Trial of Liberian President Resumes

January 15, 2008 09:46 AM
by findingDulcinea Staff
After a six-month delay, the trial of the former President of Liberia Charles Taylor resumes in The Hague, Netherlands. Taylor stands accused of trading diamonds for arms with Sierra Leonean rebels.

30-Second Summary

Charles Taylor is being charged with 11 counts of war crimes and crimes against humanity.

These charges stem from allegations that he traded weapons for diamonds with Revolutionary United Front rebels from Sierra Leone.

As The Economist reports, Taylor’s trial originally began in May 2007, but was delayed after he fired his lawyer and boycotted the trial.

The trial resumed with a new British defense lawyer, Courteney Griffiths. The court is paying for the defense as the defendant claims he cannot pay his own legal costs.

Human Rights Watch, a non-governmental organization, explains that Taylor is being charged with planning and ordering the crimes as well as aiding and abetting the Sierra Leonean rebels by funding them while president of Liberia.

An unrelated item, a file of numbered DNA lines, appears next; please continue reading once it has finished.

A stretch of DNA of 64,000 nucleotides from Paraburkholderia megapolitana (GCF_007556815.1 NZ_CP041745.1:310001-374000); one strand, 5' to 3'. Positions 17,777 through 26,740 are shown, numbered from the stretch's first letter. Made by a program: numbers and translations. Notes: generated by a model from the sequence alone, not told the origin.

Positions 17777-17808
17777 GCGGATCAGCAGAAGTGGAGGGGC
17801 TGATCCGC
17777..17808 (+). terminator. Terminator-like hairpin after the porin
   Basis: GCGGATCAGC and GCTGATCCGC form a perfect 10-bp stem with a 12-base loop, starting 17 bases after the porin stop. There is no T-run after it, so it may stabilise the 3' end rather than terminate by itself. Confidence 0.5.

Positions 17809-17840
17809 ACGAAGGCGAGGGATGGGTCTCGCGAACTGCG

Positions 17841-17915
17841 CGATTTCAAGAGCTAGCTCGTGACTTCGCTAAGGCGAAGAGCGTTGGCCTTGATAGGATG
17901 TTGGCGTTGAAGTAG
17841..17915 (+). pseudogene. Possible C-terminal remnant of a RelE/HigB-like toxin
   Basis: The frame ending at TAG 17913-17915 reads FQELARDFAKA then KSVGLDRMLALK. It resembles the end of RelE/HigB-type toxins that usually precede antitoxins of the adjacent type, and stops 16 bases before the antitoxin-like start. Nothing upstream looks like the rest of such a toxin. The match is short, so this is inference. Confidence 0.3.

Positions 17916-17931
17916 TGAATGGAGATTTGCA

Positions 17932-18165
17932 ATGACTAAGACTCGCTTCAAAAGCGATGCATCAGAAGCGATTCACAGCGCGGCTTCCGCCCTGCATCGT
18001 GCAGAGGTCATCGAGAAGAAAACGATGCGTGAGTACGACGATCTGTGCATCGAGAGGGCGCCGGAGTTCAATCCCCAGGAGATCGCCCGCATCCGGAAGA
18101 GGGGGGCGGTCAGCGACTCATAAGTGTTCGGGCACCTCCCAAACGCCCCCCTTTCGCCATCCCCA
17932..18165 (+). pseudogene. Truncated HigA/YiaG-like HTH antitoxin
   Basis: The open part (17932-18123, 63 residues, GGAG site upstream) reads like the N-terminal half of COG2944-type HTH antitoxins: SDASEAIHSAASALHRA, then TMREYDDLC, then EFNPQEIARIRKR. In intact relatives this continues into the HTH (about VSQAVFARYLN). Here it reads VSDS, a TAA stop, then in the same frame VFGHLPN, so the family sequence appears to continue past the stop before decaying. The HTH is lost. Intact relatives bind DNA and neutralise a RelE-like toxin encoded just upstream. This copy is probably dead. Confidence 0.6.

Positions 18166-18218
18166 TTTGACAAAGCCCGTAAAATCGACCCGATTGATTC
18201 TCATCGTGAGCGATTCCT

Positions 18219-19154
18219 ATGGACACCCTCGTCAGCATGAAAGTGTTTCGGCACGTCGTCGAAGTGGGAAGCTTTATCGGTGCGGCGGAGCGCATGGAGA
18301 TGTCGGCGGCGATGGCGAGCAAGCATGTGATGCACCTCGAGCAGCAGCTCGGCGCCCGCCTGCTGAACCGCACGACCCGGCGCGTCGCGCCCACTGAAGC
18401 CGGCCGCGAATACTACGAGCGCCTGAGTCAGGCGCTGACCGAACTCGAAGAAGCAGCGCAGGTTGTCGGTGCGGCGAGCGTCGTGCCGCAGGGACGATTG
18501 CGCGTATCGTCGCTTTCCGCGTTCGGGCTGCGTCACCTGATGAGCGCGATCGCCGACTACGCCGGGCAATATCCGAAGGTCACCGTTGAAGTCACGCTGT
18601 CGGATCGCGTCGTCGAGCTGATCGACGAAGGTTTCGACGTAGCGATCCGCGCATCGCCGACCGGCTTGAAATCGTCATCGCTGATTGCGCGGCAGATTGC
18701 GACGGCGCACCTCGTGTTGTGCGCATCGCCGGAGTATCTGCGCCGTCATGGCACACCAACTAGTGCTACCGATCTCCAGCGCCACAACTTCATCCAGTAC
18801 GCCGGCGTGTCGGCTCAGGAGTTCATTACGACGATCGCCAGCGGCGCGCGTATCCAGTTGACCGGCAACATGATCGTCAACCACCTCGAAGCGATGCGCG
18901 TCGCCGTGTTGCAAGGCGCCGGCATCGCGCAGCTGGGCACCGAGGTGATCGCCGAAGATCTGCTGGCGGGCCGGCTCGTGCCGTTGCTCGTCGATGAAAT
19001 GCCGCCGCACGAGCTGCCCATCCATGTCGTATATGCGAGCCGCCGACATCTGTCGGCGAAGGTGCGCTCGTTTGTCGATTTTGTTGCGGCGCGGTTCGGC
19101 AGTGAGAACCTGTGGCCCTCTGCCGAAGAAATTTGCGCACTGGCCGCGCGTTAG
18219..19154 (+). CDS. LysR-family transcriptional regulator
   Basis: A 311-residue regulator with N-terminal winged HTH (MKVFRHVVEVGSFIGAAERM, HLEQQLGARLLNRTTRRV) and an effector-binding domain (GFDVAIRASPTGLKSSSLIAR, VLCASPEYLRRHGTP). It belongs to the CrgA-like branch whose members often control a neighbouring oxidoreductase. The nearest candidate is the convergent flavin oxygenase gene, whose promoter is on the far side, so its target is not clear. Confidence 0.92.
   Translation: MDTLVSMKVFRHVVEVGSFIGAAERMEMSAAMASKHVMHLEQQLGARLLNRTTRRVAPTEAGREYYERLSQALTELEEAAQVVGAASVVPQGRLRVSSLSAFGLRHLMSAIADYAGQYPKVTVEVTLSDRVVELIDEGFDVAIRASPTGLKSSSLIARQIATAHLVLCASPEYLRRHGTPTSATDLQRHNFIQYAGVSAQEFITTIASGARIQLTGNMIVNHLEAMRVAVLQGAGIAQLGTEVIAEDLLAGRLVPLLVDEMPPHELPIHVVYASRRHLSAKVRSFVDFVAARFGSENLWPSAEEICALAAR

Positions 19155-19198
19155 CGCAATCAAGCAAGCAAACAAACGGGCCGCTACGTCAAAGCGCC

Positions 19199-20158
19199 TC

The war began in 1991 when the Revolutionary United Front rebels took up arms against former Sierra Leone President Joseph Momoh.

The RUF rebels committed human rights abuses, which included mass rape, unlawful killings, mutilations and the use of child soldiers.

Approximately 50,000 civilians were killed during the war and thousands were mutilated or raped.

Headline Link: ‘Shocking Footage at Taylor Trial’

Background: Trial delay and Taylor’s indictment

Historical Context: Sierra Leone Civil War

Related Topics: The Special Court of Sierra Leone, Trial of Charles Taylor blog and Liberians uninterested in the trial


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